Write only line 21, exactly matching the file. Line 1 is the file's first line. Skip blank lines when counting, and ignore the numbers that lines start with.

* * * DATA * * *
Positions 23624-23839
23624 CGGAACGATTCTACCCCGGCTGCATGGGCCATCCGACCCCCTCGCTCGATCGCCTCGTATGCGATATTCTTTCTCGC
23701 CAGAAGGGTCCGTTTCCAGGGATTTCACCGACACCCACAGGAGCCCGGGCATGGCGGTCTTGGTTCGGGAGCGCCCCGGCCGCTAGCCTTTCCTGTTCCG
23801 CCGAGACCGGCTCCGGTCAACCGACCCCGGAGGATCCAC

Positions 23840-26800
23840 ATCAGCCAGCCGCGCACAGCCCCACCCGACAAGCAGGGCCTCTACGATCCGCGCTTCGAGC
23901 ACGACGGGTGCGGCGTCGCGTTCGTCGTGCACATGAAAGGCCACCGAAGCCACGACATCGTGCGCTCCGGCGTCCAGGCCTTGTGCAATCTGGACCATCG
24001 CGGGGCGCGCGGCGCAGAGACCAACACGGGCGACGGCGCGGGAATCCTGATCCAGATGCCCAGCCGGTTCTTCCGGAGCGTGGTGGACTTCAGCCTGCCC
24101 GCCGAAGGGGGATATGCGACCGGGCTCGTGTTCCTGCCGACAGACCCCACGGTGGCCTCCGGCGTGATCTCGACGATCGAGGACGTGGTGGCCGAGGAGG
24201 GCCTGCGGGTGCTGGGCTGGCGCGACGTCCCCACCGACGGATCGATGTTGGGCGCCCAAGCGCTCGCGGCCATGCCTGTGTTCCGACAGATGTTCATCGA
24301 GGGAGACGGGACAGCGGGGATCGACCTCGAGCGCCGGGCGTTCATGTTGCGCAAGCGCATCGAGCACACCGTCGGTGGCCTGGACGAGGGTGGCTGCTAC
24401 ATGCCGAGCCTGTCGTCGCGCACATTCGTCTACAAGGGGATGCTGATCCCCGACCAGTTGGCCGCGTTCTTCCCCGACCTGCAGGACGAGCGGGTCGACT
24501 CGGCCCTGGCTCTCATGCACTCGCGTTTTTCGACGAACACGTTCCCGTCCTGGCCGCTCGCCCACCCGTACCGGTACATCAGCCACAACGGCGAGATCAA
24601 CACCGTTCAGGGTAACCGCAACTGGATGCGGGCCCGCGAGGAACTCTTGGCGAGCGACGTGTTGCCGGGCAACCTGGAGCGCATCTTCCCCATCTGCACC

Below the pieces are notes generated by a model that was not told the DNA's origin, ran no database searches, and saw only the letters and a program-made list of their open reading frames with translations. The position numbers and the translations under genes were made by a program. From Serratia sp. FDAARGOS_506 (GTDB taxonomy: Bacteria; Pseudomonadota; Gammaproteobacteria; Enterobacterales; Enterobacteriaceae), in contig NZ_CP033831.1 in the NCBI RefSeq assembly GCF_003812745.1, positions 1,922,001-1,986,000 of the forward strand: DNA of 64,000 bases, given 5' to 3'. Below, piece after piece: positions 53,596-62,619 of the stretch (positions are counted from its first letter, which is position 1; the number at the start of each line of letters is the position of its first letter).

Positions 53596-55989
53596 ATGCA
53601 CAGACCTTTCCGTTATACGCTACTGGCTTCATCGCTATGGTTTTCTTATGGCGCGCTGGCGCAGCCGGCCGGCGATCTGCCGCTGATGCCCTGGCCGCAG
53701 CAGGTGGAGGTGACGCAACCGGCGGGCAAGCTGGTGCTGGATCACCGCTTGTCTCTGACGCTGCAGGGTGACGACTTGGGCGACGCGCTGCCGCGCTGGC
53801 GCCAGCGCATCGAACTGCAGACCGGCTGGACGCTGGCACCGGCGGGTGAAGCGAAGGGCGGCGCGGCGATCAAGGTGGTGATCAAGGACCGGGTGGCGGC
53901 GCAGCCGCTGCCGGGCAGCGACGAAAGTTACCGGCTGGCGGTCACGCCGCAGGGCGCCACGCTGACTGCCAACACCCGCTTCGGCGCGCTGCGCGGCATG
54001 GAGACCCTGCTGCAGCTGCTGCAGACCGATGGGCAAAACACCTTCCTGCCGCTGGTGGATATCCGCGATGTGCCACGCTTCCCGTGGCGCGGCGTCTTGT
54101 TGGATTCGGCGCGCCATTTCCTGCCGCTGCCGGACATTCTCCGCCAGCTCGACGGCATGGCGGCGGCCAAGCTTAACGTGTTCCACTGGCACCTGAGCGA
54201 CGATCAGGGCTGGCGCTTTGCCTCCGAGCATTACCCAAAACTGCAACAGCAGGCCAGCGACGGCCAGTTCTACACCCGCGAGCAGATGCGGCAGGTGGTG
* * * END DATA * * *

53901 GCAGCCGCTGCCGGGCAGCGACGAAAGTTACCGGCTGGCGGTCACGCCGCAGGGCGCCACGCTGACTGCCAACACCCGCTTCGGCGCGCTGCGCGGCATG